The sign said, “F – R – A – N – K”
I asked him, “Are you Frank?”
“Nope. I’m Ernest,” he replied in a deep New England accent.
“Somehow I doubt that,” I said as we shared a knowing laugh.
And with that, we were introduced to Frank Eastman, a colorful local who has tended the grounds of the Stone House for several decades. After the other guys went home, we chatted with Frank for quite a while. He had worked with the Maine DOT for many years. We talked about how someone had once offered to restore the wagons for display, but Frank had declined, preferring to see them decay in their natural form. After a time, he felt comfortable enough to let us in on a local trail secret — a waterfall that most people don’t know about — and he asked if I could shoot it for him someday.
That’s for next year, when I’ll likely meet up with Frank again. Some people you just want to keep in touch with.
Sometimes, you just get lucky.
We were driving through a rural area and passed by an interesting place, so we wanted to turn around to check it out. Just before our turn out, we saw a man and woman approaching an old, abandoned house through a yard full of weeds and grasses. As we passed the house again, we noticed the woman standing on the porch.
The place we wanted to see was closed, so we turned back to our original route. As we approached the abandoned house once again, we saw the couple waving us down. Perhaps there was some sort of trouble.
The couple had seen us passing by for the third time and thought that we were ‘locals’ who were checking them out. As they told us later, “Everyone around here is related, so we thought it would be a good idea to let you know that this house belongs to our family.” Good information to have on both counts, I thought.
We heard their interesting story about how the man and his sister had been adopted by different families, and had only found each other recently after a 17 year search. The old house had belonged to the sister’s father, who passed away some time ago, leaving the house unoccupied.
Being the curious sort – and, of course, armed with a camera and tripod – I asked if I could poke around a bit. What had once been a beautiful old farm house was now collapsing in on itself. Along the front and sides, all of the doors and windows were blocked with plywood. Rats! (Um, not real rats. I just couldn’t see inside.) Around back, though, there was an old mud room door with no glass in the windows, just some loose cardboard that had seen better days.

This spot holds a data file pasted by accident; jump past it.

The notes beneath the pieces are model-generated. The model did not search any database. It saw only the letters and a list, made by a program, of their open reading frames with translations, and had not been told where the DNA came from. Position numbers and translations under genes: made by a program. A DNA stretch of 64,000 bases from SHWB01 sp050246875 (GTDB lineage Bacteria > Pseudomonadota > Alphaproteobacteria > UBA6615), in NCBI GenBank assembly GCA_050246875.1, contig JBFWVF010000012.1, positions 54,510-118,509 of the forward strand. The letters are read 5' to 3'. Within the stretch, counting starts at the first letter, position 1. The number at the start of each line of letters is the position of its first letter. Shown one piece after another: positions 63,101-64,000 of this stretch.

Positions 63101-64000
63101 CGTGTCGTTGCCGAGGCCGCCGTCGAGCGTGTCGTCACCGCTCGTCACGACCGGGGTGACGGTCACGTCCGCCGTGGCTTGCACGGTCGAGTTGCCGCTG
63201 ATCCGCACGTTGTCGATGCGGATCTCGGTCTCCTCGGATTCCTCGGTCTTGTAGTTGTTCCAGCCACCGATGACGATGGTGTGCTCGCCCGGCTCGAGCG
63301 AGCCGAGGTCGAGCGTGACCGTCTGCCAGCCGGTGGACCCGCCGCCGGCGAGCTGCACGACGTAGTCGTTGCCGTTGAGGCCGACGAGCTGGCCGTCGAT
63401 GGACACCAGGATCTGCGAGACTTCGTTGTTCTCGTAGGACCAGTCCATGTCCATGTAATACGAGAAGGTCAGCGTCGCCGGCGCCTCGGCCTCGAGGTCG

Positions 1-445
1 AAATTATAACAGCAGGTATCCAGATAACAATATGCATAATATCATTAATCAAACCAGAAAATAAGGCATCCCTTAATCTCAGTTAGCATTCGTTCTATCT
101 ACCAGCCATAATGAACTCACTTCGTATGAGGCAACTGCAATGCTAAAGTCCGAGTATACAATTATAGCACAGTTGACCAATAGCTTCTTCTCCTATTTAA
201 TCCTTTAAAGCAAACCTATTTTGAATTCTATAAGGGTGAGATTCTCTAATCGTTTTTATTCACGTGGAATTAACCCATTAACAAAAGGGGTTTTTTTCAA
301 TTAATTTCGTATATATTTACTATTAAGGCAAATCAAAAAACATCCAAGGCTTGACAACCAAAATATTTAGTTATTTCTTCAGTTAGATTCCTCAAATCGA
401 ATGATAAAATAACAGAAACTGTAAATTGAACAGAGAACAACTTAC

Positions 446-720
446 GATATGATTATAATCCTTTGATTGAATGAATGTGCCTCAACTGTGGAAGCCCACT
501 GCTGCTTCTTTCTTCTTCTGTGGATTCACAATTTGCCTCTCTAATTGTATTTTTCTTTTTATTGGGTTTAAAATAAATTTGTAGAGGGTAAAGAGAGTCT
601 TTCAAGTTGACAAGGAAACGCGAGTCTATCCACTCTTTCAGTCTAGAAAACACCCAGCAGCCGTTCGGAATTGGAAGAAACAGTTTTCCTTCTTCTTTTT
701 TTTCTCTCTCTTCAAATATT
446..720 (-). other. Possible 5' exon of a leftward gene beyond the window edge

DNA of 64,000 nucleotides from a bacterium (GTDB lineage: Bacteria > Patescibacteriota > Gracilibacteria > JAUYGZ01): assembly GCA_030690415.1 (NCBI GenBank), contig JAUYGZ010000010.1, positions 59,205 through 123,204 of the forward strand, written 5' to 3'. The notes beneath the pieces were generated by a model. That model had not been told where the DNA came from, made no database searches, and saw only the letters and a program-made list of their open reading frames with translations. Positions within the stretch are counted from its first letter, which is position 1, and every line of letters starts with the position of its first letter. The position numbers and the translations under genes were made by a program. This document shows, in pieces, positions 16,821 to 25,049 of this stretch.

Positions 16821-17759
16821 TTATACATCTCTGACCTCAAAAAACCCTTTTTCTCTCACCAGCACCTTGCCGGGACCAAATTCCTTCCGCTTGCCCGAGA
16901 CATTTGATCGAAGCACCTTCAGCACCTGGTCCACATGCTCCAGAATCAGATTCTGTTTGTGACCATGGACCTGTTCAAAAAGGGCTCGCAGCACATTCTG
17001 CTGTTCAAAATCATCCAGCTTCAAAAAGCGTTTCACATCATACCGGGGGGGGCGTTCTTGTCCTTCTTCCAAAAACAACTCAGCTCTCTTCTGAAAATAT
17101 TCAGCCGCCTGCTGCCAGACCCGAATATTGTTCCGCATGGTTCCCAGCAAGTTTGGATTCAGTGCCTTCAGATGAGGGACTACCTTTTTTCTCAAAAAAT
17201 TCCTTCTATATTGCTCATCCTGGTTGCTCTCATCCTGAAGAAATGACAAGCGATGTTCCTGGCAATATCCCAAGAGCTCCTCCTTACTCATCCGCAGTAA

“Would you mind if I just stuck my camera through this window?”, I asked. I find it never hurts to ask. “No problem.”
It was so dimly lit inside that I didn’t even know what was in there, and given the musty, moldy smell coming through, I wasn’t about to go inside. Apparently, it had been quite some time since the detergents and mops were used there.
The “skylight” is courtesy of last year’s Hurricane Irene, which had peeled back a significant portion of the tin roof. It’s a look.
It’s just a simple Rurex (Rural Exploration) composition – one not particularly noteworthy, at that – but it gave us the chance to stop along our route, do a little exploration, meet some interesting people, and then check for ticks.
Pete and Kelly, if you see this on the blog, please drop me a line at my email address. Thanks for letting us peek into the old place. It was a pleasure to meet you.
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Soooo… as I was sayin’, it can be difficult to find good photo targets here in the summer due to the overwhelming growth of foliage. In the winter, it dies back and you can actually see what you’re shooting.
We were returning home by a back road one day when we zipped by this place. I just had to turn around to get the shot.
The place looked abandoned, and I would have loved to find a way in — not likely — but I left wondering why all the windows had been left open. Maybe someone actually wanted to speed up the process of decay? Perhaps they want to leave an easy exit for the raccoon? Curious…